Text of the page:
What does Prejudice Mean?
The term Prejudice varies in its respective definition with regard to a variety of spectrums in which the word is used. Primarily, the term prejudice can be defined as the discrimination against another group or individual with regard to an individual trait or characteristic believed to be out of the control of the individual who displays it. Examples of social Prejudice can be any of the following:
Sexual Orientation Discrimination
Although the rights expressed within the United States Constitution allow for every American citizen to enjoy the right to freedom of speech, expressed prejudice with regard to the happiness, opportunity, and well-being of another individual is both illegal and unlawful. This can include biased hiring practices and admission policies.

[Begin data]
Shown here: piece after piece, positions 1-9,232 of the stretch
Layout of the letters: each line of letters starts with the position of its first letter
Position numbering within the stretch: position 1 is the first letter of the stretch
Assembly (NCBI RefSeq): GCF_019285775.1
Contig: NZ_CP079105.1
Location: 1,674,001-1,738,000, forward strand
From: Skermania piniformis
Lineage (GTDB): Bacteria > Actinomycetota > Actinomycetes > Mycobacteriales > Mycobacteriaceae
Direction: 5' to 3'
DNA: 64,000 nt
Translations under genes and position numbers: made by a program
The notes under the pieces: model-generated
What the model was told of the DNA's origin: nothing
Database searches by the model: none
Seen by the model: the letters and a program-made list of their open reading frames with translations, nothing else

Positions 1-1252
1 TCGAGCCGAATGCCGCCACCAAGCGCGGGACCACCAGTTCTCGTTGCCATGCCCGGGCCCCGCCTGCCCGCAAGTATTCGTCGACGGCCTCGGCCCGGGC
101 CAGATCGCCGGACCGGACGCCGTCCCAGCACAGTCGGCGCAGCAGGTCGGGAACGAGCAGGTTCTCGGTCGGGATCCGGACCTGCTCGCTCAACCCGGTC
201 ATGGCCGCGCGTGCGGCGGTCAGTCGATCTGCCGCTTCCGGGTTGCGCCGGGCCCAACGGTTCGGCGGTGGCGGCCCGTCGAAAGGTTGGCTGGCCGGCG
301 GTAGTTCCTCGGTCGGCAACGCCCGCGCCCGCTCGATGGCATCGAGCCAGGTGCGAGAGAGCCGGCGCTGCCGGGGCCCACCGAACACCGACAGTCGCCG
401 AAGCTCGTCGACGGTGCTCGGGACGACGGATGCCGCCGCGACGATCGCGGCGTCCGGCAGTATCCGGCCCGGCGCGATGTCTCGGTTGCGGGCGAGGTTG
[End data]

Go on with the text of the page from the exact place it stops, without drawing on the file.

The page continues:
With Prejudice vs. Without Prejudice
In a legal forum, the term Prejudice retains additional connotation extending from social bias. With regard to a court decision, verdicts mandated by a presiding court can vary in their respective ‘Prejudice’:
With Prejudice: In the case of a verdict mandated by a court of law, and subsequently acknowledged by the presiding judge, a verdict with Prejudice entails that the sentencing is final and cannot be appealed; a verdict with Prejudice can only be granted upon review of all pertinent case details.
Without Prejudice: In the case of a verdict issued ‘without Prejudice’, the presiding judge does not disallow an individual’s right or opportunity to appeal the verdict through another trial or a motion to an applicable appellate court.